Nigerians wonder about the government attitude toward Boko Haram and the extremist Fulani. One hears conjecture about a shadow conspiracy thought to be using these violent groups to “de-Christianize” the north. To American ears, this enters the realm of paranoia—but the questions remain. Why can’t Nigeria, with its military power and oil wealth, effectively end the violence? Why are some areas allowed to continue under insurgent control?
An Innocent greeting
At the EYN camp for IDPs near Yola, a group of teenagers and twenty-somethings gathered around. We exchanged names—one was named Innocent, another Ezekiel, another Gamaliel. One young man was named Thank God. I shared my name, Cheryl, and it took awhile for Nigerian tongues to master the pronunciation.
They politely asked about my family. Upon meeting someone, one asks after their health and their family. I told them my husband’s name, Joel, and my son’s name, Christopher.
A lively conversation ensued about the meaning of all these interesting names. Someone commented on how many came from biblical prophets. Innocent asked—completely innocently—what his name means in English.
Pure, without sin, always doing good, I said. Another person asked what Christopher means. “Christ-bearer,” I said, telling the old story of Saint Christopher arriving at a river bank and kindly carrying a small child across the water on his shoulders—not knowing it was the Christ.
"Tell Christopher that Innocent is greeting him,” Innocent said.
“Tell them that Nigeria is not all corrupt,” said the hotel employee, when he learned he was talking with a church journalist from the US. He was Muslim but he expressed an enthusiastic welcome to an American Christian. He also expressed a realistic knowledge of how Nigeria is perceived internationally and wanted to set the record straight. Nigerians are not all computer scammers and hackers, he said, and they are not all corrupt politicians. There are many good people leading good, honest lives in Nigeria.
After 31 years
Stepping off the plane, I breathed Nigerian air and sank into the comfort of homecoming, despite being in a militarized zone. (Had my first close-up look at an AK-47.)
Remembering things my taste buds had forgotten, how much I like jollof rice and the taste of palm oil, I wished someone would serve kosai for breakfast.(They never did.)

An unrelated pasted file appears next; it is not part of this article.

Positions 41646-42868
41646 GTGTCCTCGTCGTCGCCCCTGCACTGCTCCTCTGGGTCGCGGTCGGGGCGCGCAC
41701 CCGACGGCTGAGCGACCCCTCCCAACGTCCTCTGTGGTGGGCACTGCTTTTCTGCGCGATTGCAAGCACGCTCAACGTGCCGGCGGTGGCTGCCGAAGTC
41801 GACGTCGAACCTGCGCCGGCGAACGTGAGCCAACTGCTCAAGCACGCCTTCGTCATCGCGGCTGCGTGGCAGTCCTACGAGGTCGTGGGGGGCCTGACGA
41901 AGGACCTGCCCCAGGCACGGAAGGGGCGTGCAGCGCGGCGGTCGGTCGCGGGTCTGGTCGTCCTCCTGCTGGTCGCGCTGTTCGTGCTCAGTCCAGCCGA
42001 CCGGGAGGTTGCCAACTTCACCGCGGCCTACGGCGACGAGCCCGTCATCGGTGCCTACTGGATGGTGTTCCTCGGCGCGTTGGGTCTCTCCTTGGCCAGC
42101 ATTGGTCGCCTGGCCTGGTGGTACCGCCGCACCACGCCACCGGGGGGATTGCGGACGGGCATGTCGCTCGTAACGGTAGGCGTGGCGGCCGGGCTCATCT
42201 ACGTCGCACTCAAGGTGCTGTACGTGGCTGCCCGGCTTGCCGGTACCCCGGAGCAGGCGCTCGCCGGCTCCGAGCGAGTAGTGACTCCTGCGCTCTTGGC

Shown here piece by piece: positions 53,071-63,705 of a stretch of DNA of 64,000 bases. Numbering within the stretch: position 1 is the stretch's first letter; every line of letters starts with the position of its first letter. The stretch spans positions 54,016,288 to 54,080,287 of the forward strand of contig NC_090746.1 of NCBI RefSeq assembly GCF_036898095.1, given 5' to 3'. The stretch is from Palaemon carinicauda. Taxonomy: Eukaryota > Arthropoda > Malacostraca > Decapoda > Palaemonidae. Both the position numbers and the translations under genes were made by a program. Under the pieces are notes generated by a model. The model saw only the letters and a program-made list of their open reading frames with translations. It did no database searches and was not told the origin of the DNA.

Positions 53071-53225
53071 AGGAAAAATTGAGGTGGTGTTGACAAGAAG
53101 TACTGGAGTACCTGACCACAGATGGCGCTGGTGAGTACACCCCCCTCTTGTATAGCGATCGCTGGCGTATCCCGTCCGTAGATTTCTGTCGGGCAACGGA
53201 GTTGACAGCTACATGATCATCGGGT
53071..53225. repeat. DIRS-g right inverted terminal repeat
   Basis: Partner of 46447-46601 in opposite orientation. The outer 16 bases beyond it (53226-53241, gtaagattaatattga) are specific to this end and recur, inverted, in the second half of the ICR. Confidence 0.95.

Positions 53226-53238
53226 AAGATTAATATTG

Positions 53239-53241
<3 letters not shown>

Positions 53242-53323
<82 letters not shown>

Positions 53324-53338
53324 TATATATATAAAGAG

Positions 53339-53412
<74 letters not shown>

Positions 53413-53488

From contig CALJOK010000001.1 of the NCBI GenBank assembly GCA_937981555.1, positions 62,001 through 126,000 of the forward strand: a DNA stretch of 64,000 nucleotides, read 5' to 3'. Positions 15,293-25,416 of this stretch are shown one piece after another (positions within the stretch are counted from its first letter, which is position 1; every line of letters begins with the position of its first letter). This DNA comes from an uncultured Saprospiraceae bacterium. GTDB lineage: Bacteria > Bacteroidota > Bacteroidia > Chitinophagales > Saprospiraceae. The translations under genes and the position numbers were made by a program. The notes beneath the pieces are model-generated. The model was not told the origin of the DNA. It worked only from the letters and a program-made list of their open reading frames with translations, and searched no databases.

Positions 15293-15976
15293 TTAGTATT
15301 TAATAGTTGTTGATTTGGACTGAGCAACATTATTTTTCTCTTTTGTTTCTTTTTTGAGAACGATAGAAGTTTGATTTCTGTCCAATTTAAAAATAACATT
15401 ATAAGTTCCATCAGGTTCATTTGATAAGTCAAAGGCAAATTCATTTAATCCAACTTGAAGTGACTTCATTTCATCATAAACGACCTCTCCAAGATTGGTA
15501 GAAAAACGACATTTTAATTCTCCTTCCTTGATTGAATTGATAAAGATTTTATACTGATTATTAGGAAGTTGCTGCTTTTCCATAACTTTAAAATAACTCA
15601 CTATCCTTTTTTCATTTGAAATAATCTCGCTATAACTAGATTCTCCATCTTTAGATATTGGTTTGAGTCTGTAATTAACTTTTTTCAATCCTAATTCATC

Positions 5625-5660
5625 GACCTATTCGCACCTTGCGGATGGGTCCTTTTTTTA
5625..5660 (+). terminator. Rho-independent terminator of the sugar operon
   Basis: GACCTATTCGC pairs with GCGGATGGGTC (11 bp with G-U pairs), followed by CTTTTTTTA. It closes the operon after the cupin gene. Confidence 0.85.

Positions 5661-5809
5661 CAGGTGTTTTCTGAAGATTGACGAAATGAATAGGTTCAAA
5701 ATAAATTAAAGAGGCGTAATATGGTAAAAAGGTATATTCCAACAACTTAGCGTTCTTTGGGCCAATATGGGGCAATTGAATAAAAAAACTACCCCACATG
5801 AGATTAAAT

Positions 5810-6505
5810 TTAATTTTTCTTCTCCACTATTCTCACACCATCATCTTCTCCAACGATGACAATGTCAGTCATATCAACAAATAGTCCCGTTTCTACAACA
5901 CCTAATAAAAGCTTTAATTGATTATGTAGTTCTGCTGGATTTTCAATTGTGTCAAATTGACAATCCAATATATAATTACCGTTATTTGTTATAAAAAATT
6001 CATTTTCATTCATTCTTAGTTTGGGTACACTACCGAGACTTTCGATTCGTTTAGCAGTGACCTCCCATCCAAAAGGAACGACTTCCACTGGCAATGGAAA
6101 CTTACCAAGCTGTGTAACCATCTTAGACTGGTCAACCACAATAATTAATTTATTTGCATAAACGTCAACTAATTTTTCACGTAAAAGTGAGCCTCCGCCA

Beginning to distinguish phrases in Hausa, I tried speaking a few words but people laughed. (My accent must be terrible.)
Swaddled in Nigerian graciousness and hospitality, I felt empowered to make attempts at re-entering the culture. (I expect that was awkward for my hosts, too.)
Steeling myself to hear the stories of people who have suffered more than I can imagine, I was unprepared to feel shame that the first time I cried was for my own loss. (We visited the last house my parents lived in before my mother died.)
Knowing that women in Nigeria struggle for basic rights, I was nevertheless hit hard with a new realization that segments of the country think women are property. (I have seldom been so angry.)
Leaving Nigeria on an overnight flight, I was surprised by tears that fell through the darkness. (My thoughts were with the young child—homeless? orphaned?—I had seen sleeping in the dirt on the side of a road.)
More Nigeria photos
Find a photo album at www.bluemelon.com/churchofthebrethren/globalmissiontriptonigeria-november2018.
How to support EYN and Church of the Brethren work in Nigeria
Cheryl Brumbaugh-Cayford is director of News Services for the Church of the Brethren, and associate editor of Messenger magazine. She is an ordained minister and a “missionary kid” who was born and grew up in Nigeria. She holds degrees from the University of La Verne, Calif., and Bethany Theological Seminary where she earned a master of divinity with a peace studies emphasis.